On Tue, Aug 26, 2008 at 9:24 AM, Perry E. Metzger <[EMAIL PROTECTED]> wrote:
>   Despite previous reassurances about the security of the system,
>   Nate Lawson of Root Labs claims that the unique identity numbers
>   used to identify the FasTrak wireless transponders carried in cars
>   can be copied or overwritten with relative ease.

Nate hasn't disclosed details of the code that wirelessly overwrites a
transponder's ID.  The temptation would be too great for many to copy
an annoying neighbour's transponder ID, and then drive through a busy
mall parking lot cloning it onto every transponder in proximity.

As mentioned in the article, the vendors have claimed it was
read-only, even though it uses flash memory (I guess technically they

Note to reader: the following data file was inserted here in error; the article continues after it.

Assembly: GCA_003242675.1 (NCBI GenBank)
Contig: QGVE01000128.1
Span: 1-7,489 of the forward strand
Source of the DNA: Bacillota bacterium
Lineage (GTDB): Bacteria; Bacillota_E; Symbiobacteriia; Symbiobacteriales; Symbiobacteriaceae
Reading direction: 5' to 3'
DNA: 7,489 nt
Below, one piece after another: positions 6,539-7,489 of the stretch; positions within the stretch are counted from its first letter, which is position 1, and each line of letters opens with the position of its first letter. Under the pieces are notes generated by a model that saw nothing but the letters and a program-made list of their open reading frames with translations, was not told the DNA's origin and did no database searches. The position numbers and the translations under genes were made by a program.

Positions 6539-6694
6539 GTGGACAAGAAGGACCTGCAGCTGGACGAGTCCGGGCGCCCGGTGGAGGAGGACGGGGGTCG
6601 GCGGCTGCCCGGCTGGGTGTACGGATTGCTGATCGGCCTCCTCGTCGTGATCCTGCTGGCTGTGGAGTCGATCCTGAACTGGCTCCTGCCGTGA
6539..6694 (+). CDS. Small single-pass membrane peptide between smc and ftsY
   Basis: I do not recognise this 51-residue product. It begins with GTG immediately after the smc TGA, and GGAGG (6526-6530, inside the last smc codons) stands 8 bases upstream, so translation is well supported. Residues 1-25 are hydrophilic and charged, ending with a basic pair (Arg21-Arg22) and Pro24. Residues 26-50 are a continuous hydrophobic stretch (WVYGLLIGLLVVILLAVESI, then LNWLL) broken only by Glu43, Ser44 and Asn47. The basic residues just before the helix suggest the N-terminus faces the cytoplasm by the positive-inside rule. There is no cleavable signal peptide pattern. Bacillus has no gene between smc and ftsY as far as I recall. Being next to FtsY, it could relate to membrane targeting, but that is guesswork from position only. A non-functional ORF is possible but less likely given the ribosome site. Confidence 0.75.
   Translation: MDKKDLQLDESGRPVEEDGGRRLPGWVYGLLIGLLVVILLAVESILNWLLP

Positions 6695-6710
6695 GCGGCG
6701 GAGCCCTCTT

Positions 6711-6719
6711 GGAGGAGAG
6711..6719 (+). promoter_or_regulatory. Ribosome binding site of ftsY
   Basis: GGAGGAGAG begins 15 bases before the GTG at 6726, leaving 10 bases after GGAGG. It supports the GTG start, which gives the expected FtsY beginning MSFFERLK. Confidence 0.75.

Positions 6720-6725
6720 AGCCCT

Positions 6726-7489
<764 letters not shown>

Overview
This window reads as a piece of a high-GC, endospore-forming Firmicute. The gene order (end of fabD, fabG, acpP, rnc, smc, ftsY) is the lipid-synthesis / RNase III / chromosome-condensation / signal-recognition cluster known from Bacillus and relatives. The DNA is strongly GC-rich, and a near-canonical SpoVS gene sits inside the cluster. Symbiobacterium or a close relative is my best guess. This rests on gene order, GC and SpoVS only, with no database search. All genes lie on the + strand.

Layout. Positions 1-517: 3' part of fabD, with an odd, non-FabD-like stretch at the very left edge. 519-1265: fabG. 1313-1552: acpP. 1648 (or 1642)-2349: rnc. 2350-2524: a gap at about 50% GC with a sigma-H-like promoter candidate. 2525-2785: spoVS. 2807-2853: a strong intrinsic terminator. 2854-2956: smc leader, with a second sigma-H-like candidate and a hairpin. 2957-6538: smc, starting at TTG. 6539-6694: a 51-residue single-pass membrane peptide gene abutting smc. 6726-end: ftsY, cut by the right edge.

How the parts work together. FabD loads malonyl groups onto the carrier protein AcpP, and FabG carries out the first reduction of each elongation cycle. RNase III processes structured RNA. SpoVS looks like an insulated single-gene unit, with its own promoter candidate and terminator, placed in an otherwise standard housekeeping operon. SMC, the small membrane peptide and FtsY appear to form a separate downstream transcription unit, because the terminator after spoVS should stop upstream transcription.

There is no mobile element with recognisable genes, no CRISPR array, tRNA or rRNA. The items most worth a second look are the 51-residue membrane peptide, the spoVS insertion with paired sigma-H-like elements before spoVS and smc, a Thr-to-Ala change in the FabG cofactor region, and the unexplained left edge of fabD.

could cut the write line in manufacturing, but realistically that was
highly unlikely even before Nate did this work).  I would speculate
that they just looked at the high level design, which didn't contain
any specifications for features to write to memory, and decided that
meant 'read-only'.  In the meantime, the implementers don't see any
harm in adding a few extra features *beyond* what is in the design
(viz.: the overwrite code) especially where that might be useful for
testing and diagnostics.

As an aside: Isn't it noteworthy how much less press this has gotten
than the Boston subway hacks, even though it is (IMO) of much greater
severity?  There might be a lesson there for the Massachussetts Bay
Transit Authority.


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